Press reports over the past couple of days suggest that a deal struck by the UK government would “give UK financial services companies continued access to European markets after Brexit” and that “UK financial companies will be able to operate as they now do in Europe“.
There has not been any confirmation that a deal on services has in fact been reached. Rather, there have been denials. Any deal on services is also dependent on all other aspects of a withdrawal agreement and the new UK-EU relationship being agreed.
The press reports suggest that the EU may have agreed to accept that the UK regulatory regime is “equivalent” to EU standards (which will undoubtedly be true at the time of exit), and that the UK will be given greater certainty than other third countries that this acceptance will not be arbitrarily withdrawn. Michel Barnier has since suggested (in a tweet on 1 November) that this greater certainty for the UK as to withdrawal of equivalence may not be forthcoming.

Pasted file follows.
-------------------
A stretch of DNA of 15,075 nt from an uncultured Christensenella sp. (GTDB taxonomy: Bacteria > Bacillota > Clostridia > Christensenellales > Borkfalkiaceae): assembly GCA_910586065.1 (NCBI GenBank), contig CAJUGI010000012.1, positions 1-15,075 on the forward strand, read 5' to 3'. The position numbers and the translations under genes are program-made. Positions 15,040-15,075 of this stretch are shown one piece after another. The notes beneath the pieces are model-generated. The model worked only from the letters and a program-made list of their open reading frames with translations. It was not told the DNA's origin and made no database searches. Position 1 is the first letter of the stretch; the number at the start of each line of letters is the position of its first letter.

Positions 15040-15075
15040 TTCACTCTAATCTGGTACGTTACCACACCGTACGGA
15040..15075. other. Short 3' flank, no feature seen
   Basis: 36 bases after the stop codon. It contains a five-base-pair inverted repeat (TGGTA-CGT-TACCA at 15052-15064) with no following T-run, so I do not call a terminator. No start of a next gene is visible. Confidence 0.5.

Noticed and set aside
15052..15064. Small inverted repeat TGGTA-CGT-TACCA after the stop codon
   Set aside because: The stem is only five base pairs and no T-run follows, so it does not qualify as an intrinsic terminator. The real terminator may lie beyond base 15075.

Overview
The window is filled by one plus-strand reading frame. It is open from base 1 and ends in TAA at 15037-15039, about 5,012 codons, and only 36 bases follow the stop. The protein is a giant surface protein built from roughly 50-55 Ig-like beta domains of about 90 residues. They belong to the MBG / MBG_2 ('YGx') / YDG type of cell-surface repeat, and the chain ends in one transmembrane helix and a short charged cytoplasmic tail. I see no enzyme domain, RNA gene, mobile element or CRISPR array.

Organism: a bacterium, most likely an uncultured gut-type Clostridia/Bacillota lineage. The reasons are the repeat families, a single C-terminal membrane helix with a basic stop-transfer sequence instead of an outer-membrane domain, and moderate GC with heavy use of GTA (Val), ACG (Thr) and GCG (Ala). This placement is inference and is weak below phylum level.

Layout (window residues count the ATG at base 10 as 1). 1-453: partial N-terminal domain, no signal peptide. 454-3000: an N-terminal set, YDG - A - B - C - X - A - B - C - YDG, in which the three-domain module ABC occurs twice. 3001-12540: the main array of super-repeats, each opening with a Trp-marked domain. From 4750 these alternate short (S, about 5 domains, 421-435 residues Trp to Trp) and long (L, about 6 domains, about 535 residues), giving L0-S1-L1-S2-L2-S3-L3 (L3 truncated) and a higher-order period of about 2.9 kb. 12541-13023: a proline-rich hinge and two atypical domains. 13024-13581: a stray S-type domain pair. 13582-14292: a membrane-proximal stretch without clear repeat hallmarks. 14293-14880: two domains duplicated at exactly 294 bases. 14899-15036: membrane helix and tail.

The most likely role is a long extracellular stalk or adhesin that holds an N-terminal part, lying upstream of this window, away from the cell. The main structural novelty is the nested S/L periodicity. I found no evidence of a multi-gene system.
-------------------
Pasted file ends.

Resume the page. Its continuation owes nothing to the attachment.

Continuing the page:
Whether or not a deal has in fact been reached on services, it is important to recognise that securing “equivalence” does not mean that UK insurers and intermediaries can continue to carry on cross-border business as if they held passporting rights.